B-QuiCK: Acute low back pain

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Acute Low Back Pain


  • Determine
    • Site of pain
    • Pain radiation patterns
    • Mode of onset
    • Aggravating and relieving factors
    • Severity and functional impact
    • Associated “red flag” features that may indicate fracture, infection, malignancy or cauda equina syndrome (see box)
    • Any psychosocial factors that may influence recovery (“yellow flags”)
  • Perform a physical examination guided by relevant clues in the patient history
    • Observe the posture, gait and general demeanour of the patient
    • Palpate the spine to try to localise the pain and identify a vertebral level
    • Assess for pain, swelling, deformity, muscle tone and heat. If infection is suspected, check body temperature.
    • Assess spinal range of motion, as tolerated
    • Palpate abdomen for abdominal mass or abdominal aortic aneurysm, if suspected
    • Perform a neurological examination if neurological symptoms are present
  • Diagnostic laboratory investigations, e.g. FBC, CRP, or imaging, e.g. lumbar X-ray, MRI, are not routinely recommended, unless there is suspicion of a serious underlying cause or if the results are likely to change management
  • Exclude other possible causes of low back pain, e.g. referred visceral pain, pregnancy, vascular causes, axial spondyloarthritis, radicular syndromes

Red flags

  • Aged > 50 years with new onset back pain, especially aged > 65 years
  • History of malignancy with other features, e.g. unexplained weight loss
  • Severe worsening or unrelenting pain, particularly at night or when supine
  • History of trauma, or risk factors for fracture, e.g. osteoporosis, older age, prolonged systemic corticosteroid use
  • Significant neurological symptoms, e.g. bilateral radicular pain or radiculopathy, impaired bladder/urethral sensation, urinary hesitancy or urgency, poor stream, loss of perineal sensation
  • Symptoms or signs of infection, e.g. fever (> 37.8°C), night sweats or chills; or risk factors for infection, e.g. intravenous drug use, immunosuppression
  • Cardiovascular risk factors for aneurysm, e.g. smoking history, hypertension, older age, male sex

Management of acute non-specific low back pain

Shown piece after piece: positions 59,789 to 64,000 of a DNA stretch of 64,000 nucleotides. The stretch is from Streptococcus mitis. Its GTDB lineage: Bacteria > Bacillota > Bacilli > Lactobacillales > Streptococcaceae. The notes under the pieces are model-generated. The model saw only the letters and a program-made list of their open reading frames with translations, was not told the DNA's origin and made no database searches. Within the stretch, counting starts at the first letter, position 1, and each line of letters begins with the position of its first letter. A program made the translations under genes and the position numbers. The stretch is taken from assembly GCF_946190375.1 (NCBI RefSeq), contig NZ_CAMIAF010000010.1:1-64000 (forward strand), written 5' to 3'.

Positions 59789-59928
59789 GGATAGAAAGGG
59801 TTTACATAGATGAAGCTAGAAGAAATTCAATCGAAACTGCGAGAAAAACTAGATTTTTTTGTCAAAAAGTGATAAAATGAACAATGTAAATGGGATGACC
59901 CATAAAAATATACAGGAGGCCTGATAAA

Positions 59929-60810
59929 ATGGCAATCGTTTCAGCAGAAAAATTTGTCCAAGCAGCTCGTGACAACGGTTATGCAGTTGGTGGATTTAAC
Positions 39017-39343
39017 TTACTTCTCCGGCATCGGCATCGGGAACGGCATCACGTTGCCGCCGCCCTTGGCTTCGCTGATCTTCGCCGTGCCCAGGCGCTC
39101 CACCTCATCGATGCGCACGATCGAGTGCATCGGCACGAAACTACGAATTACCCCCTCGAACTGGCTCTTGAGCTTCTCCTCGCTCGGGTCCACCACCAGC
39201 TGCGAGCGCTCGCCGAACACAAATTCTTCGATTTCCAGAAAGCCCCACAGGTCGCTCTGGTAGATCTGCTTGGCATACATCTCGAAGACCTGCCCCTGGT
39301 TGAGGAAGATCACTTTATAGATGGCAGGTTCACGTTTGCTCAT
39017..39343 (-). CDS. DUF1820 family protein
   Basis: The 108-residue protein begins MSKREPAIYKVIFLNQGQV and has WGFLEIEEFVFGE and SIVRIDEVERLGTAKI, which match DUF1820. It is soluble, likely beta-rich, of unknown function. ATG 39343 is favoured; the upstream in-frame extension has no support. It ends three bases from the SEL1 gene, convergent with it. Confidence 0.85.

• Involve the patient in their management plan and discuss what has or has not worked for them in the past, including allied health services. Ensure that patients have a realistic expectation of what a pain management strategy will achieve.
  • Give practical reassurance, i.e. using facts and logic, not emotional reassurance, of the favourable prognosis and benign nature of acute non-specific low back pain
  • Discuss coping strategies, including distraction techniques, to manage an acute flare
  • Encourage patients to remain physically active, minimise bed rest and return to normal work and daily activities as soon as possible. Explain that experiencing pain does not always mean harm and that some level of pain is to be expected with increased activity.
  • Assess for risk of progression to chronic low back pain, e.g. using STarTBack
  • Prioritise non-pharmacological interventions, e.g. superficial hot-cold applications, relaxation and distraction techniques, exercise, physiotherapy
  • Pharmacological treatments have limited evidence of effectiveness and are usually reserved for people with severe pain, although may be required initially to support patients while they return to their normal routine and daily activities, and during the introduction of non-pharmacological interventions
  • If an analgesic is required, trial a NSAID (or paracetamol) and prescribe short courses only at the lowest effective dose to avoid long-term dependence on medicines. Pharmacological treatments should always be used alongside non-pharmacological interventions.


  • Review the patient after two weeks of treatment to assess response
    • If there is not adequate improvement, consider reassessment, including repeating a focused history and physical examination to rule out the development of any red flags and address any yellow flags that may be contributing to delayed recovery
  • If the patient has developed persistent low back pain:
    • Encourage them to return to primary care at regular intervals to ensure that symptoms are not progressing and that no red flags have developed
    • Continue with treatments used for acute pain, e.g. education, reassurance, self-management strategies and simple analgesics
    • Address and manage any co-morbidities, e.g. anxiety or depression
    • More complex medicines, cognitive behavioural therapy and multidisciplinary rehabilitation programmes are generally reserved for second-line care only if other interventions are not successful
    • Consider referral if symptoms suggestive of a serious underlying cause develop or if debilitating pain persists after six months of appropriate management
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